RBI liberalizes ECB norms to control Rupee
Today, RBI released a notification regarding External Commercial Borrowings (ECB) norms and liberalised it. It now permits the public sector Oil Marketing Companies (OMC) to raise ECB for working capital purposes with the minimum average maturity of 3-5 years under the automatic route.
What is ECB?
External Commercial Borrowing(ECB) means loans received by Indian borrowers in India from the non-residents in foreign currency. It is generally in the form of commercial loans, buyers’ credit, suppliers’ credit, securitized instruments etc.
What is the change?
As per the existing policy, OMCs were allowed to raise ECBs for working capital purposes as under:
- Under track I: Medium-term foreign currency denominated ECB
- Under track II: Indian Rupee (INR) denominated ECB
- ECB was raised from direct and indirect equity holders or from a group company
- The minimum average maturity of the ECB was 5 years.
- The OMCs were required to mandatorily hedge the Foreign Currency exposure on account of this ECB
The change notified by RBI today, mentions that
OMCs can raise ECB for working capital purposes as under:
- ECB can be raised under Automatic Route
- ECB can be raised from all the recognized lenders
- The minimum average maturity of the ECB will be 3/5 years.
- The limit of this lending has been capped at USD 750million (or equivalent) on an individual basis.
- The overall ceiling for the ECB is capped at USD 10 million equivalent under this method.
- Mandatory hedging requirement of the Foreign Currency Exposure has been waived.
How does this ECB norm controls Rupee?
India imports most of its oil demands and the Crude Oil prices are increasing on daily basis. The payments against the import of Oil is done in foreign currency (primarily dollars). This increases demand for the dollar and further depreciates the Rupee.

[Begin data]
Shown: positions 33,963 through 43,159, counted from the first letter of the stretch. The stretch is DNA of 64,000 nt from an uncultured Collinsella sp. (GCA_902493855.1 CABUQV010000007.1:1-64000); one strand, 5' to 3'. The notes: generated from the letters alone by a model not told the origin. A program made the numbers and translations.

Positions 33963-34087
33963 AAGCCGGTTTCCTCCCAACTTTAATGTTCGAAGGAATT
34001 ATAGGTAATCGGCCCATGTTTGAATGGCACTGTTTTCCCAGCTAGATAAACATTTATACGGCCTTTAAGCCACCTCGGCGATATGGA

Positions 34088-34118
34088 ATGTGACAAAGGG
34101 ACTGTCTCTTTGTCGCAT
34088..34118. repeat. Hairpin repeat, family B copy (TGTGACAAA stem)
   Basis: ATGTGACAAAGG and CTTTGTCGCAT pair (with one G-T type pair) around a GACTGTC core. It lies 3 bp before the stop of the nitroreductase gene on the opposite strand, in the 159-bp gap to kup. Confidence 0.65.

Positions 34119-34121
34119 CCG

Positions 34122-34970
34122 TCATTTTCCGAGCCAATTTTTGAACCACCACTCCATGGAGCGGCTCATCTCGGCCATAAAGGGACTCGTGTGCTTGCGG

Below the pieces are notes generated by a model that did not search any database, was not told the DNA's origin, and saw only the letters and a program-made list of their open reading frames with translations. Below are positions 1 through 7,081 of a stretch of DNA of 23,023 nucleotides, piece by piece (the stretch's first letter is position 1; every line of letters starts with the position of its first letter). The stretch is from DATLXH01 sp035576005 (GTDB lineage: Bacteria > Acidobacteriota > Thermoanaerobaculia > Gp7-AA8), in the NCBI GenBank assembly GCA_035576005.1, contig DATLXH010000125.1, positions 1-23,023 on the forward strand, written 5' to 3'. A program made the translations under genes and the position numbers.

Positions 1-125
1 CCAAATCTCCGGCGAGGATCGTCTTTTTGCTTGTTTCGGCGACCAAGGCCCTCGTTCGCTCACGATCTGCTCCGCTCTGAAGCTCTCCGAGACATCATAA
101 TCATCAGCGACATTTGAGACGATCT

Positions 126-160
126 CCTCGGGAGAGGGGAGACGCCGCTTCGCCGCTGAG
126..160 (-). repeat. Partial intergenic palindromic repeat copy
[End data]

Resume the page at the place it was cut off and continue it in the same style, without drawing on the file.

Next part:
Today, Rupee touched a lifetime low of Rs. 73.42 per USD. With the continuous increasing Crude oil prices coupled with the demand to buy dollars, the Rupee is further expected to depreciate up to Rs. 75 – Rs 77 per USD. As a result, it was necessary for the apex bank to take some measures to reduce the rupee depreciation.
With this notification, the RBI has tried to postpone the demand of dollars by OMCs. If the OMCs succeed in borrowing funds from the lenders, it can directly use the same to make payments in the dollar. As a result, the dollar demand will reduce and further fall in Rupee can be controlled.
Provided the OMCs are able to arrange enough and timely funding from lenders, this notification will help in slowing the currency depreciation. Effectively, this can also be a positive for the overall economy and the stock market.
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